Legends goes that John F. Kennedy was a driving force of change. President Kennedy was admired by the Afro-American community. Musicians paid homage. Alto saxophonist Andy White named his band The JFK Quintet. Booker Ervin lamented his passing on A Day To Mourn on his Freedom Book record. Even Miles Davis, usually not so generous with applause, remarked in 1962: “I like the Kennedy brothers. They are swinging people.”
Why put cigarette paper between those two sentences by the Dark Prince? If anything, the young and energetic Kennedy’s indeed had plenty of style. However, the truth is that it was only after severe pressure – the Birmingham Campaign, protests, lobbies, the March on Washington – that JFK became supportive of new legislation. Moreover, there actually is very little evidence that Kennedy showed any sign of action on his part concerning the betterment of the standard of living for Afro-Americans in the years preceding his presidential career. He may not have been a bad cat but fact is he slept through the major part of the afternoon. The Afro-American love for JFK is sincere but speaks volumes about the standard of alternative political leadership.
To think that, during the tense zeitgeist of the mid-sixties, no one took care to pay Davis’s young crew of George Coleman, Herbie Hancock, Ron Carter and Tony Williams for their services on the special night of February 10. Nada, zip, zero!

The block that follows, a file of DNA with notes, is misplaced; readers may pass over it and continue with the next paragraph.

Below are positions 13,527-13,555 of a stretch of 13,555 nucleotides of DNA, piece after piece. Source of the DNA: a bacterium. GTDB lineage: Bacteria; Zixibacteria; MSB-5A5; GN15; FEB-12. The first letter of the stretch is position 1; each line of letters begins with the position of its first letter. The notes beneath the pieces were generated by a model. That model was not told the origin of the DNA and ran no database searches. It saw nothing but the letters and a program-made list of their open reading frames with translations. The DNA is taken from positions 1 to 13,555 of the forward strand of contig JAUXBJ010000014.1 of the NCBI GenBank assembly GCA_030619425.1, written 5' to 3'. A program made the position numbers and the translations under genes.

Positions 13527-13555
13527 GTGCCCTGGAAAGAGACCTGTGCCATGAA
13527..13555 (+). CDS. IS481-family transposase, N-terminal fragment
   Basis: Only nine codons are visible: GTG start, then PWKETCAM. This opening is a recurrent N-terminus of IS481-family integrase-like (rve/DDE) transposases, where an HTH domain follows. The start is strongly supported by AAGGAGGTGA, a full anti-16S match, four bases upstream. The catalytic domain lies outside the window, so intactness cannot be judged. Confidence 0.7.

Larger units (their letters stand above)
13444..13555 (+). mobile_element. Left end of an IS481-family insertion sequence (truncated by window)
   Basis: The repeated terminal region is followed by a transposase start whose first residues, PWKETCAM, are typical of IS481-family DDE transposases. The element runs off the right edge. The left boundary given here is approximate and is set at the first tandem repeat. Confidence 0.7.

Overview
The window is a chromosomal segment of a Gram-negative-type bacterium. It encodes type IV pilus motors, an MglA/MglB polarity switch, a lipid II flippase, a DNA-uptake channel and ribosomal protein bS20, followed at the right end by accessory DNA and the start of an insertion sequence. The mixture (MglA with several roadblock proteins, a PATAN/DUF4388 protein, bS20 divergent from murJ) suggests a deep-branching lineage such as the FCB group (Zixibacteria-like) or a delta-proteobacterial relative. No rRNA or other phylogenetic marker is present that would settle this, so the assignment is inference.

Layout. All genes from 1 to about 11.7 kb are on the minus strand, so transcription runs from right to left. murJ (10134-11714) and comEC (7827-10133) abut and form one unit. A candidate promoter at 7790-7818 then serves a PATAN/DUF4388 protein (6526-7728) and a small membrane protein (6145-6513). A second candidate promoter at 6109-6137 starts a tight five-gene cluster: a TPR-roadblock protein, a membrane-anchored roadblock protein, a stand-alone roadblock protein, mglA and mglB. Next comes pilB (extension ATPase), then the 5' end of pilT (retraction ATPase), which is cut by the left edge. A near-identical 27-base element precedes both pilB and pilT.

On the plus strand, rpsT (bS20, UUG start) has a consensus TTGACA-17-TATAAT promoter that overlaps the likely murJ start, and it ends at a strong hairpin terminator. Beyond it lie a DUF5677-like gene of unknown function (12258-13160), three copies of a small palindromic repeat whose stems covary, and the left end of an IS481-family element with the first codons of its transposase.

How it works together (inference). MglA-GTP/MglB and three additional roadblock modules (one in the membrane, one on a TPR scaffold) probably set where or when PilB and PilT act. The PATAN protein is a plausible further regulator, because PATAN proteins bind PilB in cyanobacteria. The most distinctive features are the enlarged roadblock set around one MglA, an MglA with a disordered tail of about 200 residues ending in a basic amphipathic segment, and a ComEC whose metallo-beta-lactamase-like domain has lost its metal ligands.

Two LP’s were culled from the Miles Davis Quintet’s performance: Four & More and My Funny Valentine. Four & More is fast and furious, My Funny Valentine is slow to medium-slow and supple. Both are killer achievements, though the former album, consisting of up-tempo tunes (taken up a notch) offers no relief and that is one of the reasons I prefer My Funny Valentine.
No album titled My Funny Valentine could consist of breakneck speeds. The only tune with a reasonably fast tempo is the Davis staple All Blues. It is a typically organic group effort and includes a solo climax by Miles Davis that makes the children jump off their stools in the circus tent. Does not somehow this music of the Second Great Quintet prefigure that great flexible band of Woody Shaw featuring Carter Jefferson, Larry Willis and Stafford James in the mid-1970’s? Just a thought.